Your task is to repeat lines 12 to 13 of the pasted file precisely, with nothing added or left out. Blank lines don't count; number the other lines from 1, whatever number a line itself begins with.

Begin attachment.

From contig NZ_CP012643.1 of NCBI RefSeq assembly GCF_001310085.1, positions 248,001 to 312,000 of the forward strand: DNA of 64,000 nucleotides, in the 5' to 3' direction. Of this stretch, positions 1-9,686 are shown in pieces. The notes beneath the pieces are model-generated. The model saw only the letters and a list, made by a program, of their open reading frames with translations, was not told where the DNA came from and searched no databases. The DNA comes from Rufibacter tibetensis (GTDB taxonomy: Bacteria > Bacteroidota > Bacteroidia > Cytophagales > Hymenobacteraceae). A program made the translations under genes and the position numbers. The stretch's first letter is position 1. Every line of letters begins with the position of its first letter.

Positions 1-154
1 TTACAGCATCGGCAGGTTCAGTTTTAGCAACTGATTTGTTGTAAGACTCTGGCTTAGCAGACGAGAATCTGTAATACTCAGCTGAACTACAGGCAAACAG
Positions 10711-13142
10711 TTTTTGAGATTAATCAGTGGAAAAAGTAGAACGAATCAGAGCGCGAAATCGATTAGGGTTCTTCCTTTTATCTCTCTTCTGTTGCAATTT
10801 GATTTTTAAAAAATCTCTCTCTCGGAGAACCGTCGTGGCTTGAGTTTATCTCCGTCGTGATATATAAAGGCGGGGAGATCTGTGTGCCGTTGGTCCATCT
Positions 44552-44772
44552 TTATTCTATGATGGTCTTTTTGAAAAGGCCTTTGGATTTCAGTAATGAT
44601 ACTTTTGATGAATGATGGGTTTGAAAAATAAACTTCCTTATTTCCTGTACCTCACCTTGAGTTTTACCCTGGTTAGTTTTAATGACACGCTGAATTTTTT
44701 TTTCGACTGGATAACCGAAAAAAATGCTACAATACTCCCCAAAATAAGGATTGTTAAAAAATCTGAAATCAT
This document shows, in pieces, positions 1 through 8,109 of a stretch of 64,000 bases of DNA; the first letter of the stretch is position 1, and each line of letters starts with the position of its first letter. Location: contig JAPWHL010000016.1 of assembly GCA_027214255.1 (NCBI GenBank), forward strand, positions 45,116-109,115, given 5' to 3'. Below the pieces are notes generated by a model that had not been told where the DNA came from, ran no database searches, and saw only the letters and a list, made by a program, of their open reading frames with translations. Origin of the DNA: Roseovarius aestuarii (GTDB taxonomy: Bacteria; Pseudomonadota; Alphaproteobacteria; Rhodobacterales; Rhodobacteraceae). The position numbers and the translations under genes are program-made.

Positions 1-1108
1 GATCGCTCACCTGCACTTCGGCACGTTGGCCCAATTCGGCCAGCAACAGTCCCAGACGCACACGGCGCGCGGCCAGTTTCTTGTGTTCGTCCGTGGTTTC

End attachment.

Positions 1-1108
1 GATCGCTCACCTGCACTTCGGCACGTTGGCCCAATTCGGCCAGCAACAGTCCCAGACGCACACGGCGCGCGGCCAGTTTCTTGTGTTCGTCCGTGGTTTC